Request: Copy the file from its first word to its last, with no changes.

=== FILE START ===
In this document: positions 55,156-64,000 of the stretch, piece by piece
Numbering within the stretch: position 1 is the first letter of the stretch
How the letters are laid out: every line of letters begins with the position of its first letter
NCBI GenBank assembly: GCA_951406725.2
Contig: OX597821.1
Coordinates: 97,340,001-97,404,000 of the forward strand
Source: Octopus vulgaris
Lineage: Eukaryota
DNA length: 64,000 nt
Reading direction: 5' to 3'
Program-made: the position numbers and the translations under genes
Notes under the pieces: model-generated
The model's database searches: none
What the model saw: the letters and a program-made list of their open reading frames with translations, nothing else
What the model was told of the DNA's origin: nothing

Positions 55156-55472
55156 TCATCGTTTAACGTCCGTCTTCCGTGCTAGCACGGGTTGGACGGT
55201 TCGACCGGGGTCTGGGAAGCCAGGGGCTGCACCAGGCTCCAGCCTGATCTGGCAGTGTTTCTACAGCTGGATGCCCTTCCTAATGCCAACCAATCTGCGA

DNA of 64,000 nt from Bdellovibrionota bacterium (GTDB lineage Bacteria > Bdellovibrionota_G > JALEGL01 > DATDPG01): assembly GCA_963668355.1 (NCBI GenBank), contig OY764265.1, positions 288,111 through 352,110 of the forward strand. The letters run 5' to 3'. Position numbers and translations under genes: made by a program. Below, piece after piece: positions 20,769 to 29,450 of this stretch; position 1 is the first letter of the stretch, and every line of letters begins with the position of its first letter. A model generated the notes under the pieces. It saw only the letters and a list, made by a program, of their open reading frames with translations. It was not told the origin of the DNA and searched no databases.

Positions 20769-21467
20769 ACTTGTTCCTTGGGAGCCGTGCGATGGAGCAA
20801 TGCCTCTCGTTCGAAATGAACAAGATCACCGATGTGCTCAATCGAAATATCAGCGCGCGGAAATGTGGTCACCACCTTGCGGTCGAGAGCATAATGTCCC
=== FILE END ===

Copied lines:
In this document: positions 55,156-64,000 of the stretch, piece by piece
Numbering within the stretch: position 1 is the first letter of the stretch
How the letters are laid out: every line of letters begins with the position of its first letter
NCBI GenBank assembly: GCA_951406725.2
Contig: OX597821.1
Coordinates: 97,340,001-97,404,000 of the forward strand
Source: Octopus vulgaris
Lineage: Eukaryota
DNA length: 64,000 nt
Reading direction: 5' to 3'
Program-made: the position numbers and the translations under genes
Notes under the pieces: model-generated
The model's database searches: none
What the model saw: the letters and a program-made list of their open reading frames with translations, nothing else
What the model was told of the DNA's origin: nothing

Positions 55156-55472
55156 TCATCGTTTAACGTCCGTCTTCCGTGCTAGCACGGGTTGGACGGT
55201 TCGACCGGGGTCTGGGAAGCCAGGGGCTGCACCAGGCTCCAGCCTGATCTGGCAGTGTTTCTACAGCTGGATGCCCTTCCTAATGCCAACCAATCTGCGA

DNA of 64,000 nt from Bdellovibrionota bacterium (GTDB lineage Bacteria > Bdellovibrionota_G > JALEGL01 > DATDPG01): assembly GCA_963668355.1 (NCBI GenBank), contig OY764265.1, positions 288,111 through 352,110 of the forward strand. The letters run 5' to 3'. Position numbers and translations under genes: made by a program. Below, piece after piece: positions 20,769 to 29,450 of this stretch; position 1 is the first letter of the stretch, and every line of letters begins with the position of its first letter. A model generated the notes under the pieces. It saw only the letters and a list, made by a program, of their open reading frames with translations. It was not told the origin of the DNA and searched no databases.

Positions 20769-21467
20769 ACTTGTTCCTTGGGAGCCGTGCGATGGAGCAA
20801 TGCCTCTCGTTCGAAATGAACAAGATCACCGATGTGCTCAATCGAAATATCAGCGCGCGGAAATGTGGTCACCACCTTGCGGTCGAGAGCATAATGTCCC